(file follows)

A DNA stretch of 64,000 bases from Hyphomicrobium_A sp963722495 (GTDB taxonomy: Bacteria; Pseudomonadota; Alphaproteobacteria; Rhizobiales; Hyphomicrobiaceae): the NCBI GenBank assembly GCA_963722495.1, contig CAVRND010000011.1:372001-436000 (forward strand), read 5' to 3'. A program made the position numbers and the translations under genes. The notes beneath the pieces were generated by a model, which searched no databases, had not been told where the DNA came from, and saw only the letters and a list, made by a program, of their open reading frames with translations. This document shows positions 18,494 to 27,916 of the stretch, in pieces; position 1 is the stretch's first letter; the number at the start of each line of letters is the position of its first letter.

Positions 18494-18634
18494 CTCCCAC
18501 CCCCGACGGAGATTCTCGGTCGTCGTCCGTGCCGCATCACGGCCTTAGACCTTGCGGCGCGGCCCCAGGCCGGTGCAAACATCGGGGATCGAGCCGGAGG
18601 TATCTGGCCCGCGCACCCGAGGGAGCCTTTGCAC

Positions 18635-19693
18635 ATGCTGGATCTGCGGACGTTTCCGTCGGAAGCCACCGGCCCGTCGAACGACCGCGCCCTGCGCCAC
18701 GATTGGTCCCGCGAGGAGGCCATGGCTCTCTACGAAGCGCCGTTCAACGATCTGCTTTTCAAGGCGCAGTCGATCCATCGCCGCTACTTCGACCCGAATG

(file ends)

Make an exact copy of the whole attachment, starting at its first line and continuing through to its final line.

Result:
A DNA stretch of 64,000 bases from Hyphomicrobium_A sp963722495 (GTDB taxonomy: Bacteria; Pseudomonadota; Alphaproteobacteria; Rhizobiales; Hyphomicrobiaceae): the NCBI GenBank assembly GCA_963722495.1, contig CAVRND010000011.1:372001-436000 (forward strand), read 5' to 3'. A program made the position numbers and the translations under genes. The notes beneath the pieces were generated by a model, which searched no databases, had not been told where the DNA came from, and saw only the letters and a list, made by a program, of their open reading frames with translations. This document shows positions 18,494 to 27,916 of the stretch, in pieces; position 1 is the stretch's first letter; the number at the start of each line of letters is the position of its first letter.

Positions 18494-18634
18494 CTCCCAC
18501 CCCCGACGGAGATTCTCGGTCGTCGTCCGTGCCGCATCACGGCCTTAGACCTTGCGGCGCGGCCCCAGGCCGGTGCAAACATCGGGGATCGAGCCGGAGG
18601 TATCTGGCCCGCGCACCCGAGGGAGCCTTTGCAC

Positions 18635-19693
18635 ATGCTGGATCTGCGGACGTTTCCGTCGGAAGCCACCGGCCCGTCGAACGACCGCGCCCTGCGCCAC
18701 GATTGGTCCCGCGAGGAGGCCATGGCTCTCTACGAAGCGCCGTTCAACGATCTGCTTTTCAAGGCGCAGTCGATCCATCGCCGCTACTTCGACCCGAATG